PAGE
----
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Plant Focus

Quercus peninsularis
A Red Oak (Section Lobatae) endemic to inland ranges of northern Baja California, Mexico

Conserving Californian Oaks

“Conversations with Conservationists” is a new series of articles that will highlight oak conservation work carried out by IOS members. For this first edition, Amy Byrne, Coordinator of the Global Conservation Consortium for Oak (GCCO), interviewed Christy Powell, Horticulture Manager at the San Diego Zoo Wildlife Alliance (SDZWA).

Christy Powell plays many roles at SDZWA: overseeing the collections, volunteers, integrated pest management, plant records, landscape areas of Africa Rocks through North Elephant Odyssey, nursery operations, micropropagation lab and the orchid greenhouses. On top of this, she has played a huge role in the institution’s plant conservation activities. Christy emphasized that, although in-situ conservation is critical, there are threats currently facing oaks that limit the ability to protect and conserve them in their native habitats. Her team, however, is able to control the collection, propagation, and dissemination of oaks to other botanic gardens, where they can be backed up in ex-situ collections, creating a diverse metacollection1 for the threatened oak species. They are also now trying to move the needle to expand the capacity and support in cryopreservation, as this requires a smaller amount of space to conserve oaks long term, compared to growing them out on the property.

Christy Powell and team
Christy and team collecting Quercus dumosa at Rancho Santa Fe, north of San Diego (left to right): Dario Berrini, Christy Powell, Joe Ree, Stacy Anderson, Tobin Weatherson, Joe Davitt, Greg Bluffin.
© Caitlin Kreutz, Environmental Resource Coordinator, Rancho Santa Fe Association

As a member and Species Steward for the GCCO, she is helping to spearhead oak conservation efforts in California. She and her colleagues at SDZWA, including Greg Bluffin (Horticulturist), Dario Berrini (Sr. Horticulturist), Tim Hoehn-Boydston (Sr. Plant Propagator), Laureen Bellmer (Sr. Horticulturist), Elisa Lively (Intern), Dr. Joe Ree (Post-Doctoral Associate), Stacy Anderson (Research Coordinator II, Native Plant Seed Bank), Joe Davitt (Research Associate I), and Tobin Weatherson (Research Associate I) have largely focused on conserving Quercus cedrosensis, Q. dumosa, Q. pacifica, and Q. tomentella. This role within the GCCO was a natural fit for her as she has always been interested in conservation work.

In overseeing the collections, Christy utilizes a conservation perspective and has been motivated to ensure the collections are meaningful at SDZWA. More specifically, she has been focused on creating conservation quality collections for plant species, so they can serve as a back-up to the wild populations. These collections normally consist of seedlings and saplings of oak species, but more recently Dr. Joe Ree at SDZWA has focused on cryopreservation and tissue culture, another method for conserving plant species long term. These methods are critically important for exceptional species, such as oaks, whose acorns cannot be seed banked following traditional methods.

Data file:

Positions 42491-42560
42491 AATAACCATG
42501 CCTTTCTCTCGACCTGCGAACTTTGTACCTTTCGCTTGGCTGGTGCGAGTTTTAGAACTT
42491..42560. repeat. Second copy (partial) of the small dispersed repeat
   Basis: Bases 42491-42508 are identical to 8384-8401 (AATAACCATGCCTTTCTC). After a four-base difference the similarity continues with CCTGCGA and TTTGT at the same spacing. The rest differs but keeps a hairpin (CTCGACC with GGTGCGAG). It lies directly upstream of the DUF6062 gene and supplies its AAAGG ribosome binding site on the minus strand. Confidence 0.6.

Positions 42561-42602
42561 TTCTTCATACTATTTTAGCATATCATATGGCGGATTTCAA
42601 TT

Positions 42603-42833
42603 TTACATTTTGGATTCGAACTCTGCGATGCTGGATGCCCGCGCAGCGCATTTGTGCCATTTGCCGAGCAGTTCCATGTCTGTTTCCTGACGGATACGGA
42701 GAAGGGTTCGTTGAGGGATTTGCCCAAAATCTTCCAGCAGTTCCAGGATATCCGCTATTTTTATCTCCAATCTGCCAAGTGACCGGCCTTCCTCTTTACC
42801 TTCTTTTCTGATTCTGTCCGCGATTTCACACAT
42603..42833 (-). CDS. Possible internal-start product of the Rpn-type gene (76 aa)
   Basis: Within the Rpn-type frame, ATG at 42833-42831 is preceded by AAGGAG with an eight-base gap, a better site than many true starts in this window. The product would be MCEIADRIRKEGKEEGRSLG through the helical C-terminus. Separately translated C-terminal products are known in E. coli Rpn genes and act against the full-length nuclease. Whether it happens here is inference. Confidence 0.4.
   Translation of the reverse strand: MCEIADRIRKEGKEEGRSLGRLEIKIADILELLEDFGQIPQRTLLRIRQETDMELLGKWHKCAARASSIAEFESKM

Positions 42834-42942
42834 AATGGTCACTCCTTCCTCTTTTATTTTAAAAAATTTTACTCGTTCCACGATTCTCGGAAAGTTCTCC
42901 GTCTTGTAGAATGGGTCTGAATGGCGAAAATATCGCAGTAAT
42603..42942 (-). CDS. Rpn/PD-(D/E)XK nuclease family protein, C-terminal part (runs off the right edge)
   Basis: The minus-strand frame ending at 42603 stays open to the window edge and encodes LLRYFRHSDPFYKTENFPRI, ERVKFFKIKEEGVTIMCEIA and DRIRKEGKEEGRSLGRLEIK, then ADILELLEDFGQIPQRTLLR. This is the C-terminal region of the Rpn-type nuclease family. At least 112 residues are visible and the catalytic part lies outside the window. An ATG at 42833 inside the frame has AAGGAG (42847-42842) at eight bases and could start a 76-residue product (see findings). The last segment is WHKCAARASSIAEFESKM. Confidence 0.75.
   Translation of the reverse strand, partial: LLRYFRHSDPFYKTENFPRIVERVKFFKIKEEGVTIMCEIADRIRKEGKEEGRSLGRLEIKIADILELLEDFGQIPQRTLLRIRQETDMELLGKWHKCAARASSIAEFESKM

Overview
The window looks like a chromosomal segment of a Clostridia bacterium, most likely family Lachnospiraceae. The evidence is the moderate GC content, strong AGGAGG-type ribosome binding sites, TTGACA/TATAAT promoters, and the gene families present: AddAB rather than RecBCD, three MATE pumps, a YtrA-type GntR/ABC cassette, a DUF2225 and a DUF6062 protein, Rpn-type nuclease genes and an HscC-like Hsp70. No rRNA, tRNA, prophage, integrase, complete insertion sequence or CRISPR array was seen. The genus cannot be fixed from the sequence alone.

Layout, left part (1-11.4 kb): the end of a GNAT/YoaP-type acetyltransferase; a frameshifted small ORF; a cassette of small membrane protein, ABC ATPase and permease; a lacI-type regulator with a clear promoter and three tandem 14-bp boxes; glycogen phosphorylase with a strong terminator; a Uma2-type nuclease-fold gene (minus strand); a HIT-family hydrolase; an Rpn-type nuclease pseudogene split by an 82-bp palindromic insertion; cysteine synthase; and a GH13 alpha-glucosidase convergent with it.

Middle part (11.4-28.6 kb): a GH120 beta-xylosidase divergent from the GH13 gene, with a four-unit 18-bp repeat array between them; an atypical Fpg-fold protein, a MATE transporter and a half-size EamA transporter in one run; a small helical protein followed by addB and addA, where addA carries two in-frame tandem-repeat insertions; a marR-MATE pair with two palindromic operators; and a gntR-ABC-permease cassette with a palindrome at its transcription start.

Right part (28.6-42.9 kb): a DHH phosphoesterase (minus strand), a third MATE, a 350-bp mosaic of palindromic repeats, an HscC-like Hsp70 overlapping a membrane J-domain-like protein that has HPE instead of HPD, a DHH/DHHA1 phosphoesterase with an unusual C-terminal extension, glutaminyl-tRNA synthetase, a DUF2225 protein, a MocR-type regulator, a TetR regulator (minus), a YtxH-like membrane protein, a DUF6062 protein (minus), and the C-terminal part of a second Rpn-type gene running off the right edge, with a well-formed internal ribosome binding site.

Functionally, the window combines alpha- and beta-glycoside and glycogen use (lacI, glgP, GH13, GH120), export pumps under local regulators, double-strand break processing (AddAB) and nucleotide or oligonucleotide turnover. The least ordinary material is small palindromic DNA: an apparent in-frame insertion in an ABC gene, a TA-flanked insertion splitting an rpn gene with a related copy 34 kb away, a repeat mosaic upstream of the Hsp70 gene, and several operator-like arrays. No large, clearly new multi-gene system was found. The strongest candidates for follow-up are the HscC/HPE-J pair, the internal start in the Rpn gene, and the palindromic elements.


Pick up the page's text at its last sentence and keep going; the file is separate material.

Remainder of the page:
Otay Mountain Borderwall
Otay Mountain, where a population of Quercus cedrosensis is found, is traversed by the U.S./Mexico border wall © Greg Bluffin

More specifically, there are a few ex-situ conservation projects that Christy wants to highlight to the IOS community. Dr. Ree has been working on cryopreservation and tissue culture protocols for Q. dumosa and is now working to expand it to other oaks and plant species in southern California. Additionally, Christy and her SDZWA team have been conducting expeditions to Otay Mountain and the Channel Islands to collect material for propagation. The threatened Cedros Island Oak (Q. cedrosensis) is found on Otay Mountain. These individuals have produced only a handful of acorns in a number of years, so the team at SDZWA and San Diego Botanic Garden are experimenting with air layering and cutting propagation methods. So far, they have two cuttings that are rooted and another batch of cuttings in the mist chamber that are beginning to root. They are continuing to experiment on the timing of collection for the cuttings and air layering. These methods will be shared with the broader oak conservation community when they are finalized. Finally, Christy and her team at SDZWA are collecting material from Q. pacifica and Q. tomentella on the Channel Islands to propagate and distribute to other gardens on the mainland, which will serve as refugia2 sites for these threatened species.

Quercus tomentella acorns
Quercus tomentella acorns © Greg Bluffin

With all this important oak conservation work that Christy and her team have been involved in, she said that one of their biggest achievements would be the critical collaborations and partnerships they have formed through the GCCO, the IOS, and other oak conservation communities. She looks forward in the years ahead to continuing and expanding the collaborative conservation work she has been involved in.

Q. dumosa in pots
Quercus dumosa seedlings in the SDZWA nursery © Amy Byrne

1 A metacollection is defined as the combined holdings of a group of collections. For gardens, metacollections are envisioned as common resources held by separate institutions but stewarded collaboratively for research and conservation purposes. Networking multiple collections into a single metacollection increases potential coverage within a group, allows broader access to greater diversity, dilutes risk of loss, and can reduce maintenance costs. For more details, see Toward the Metacollection: Coordinating conservation collections to safeguard plant diversity

2 Refugia are places where species persist and from where they can potentially expand under changing environmental conditions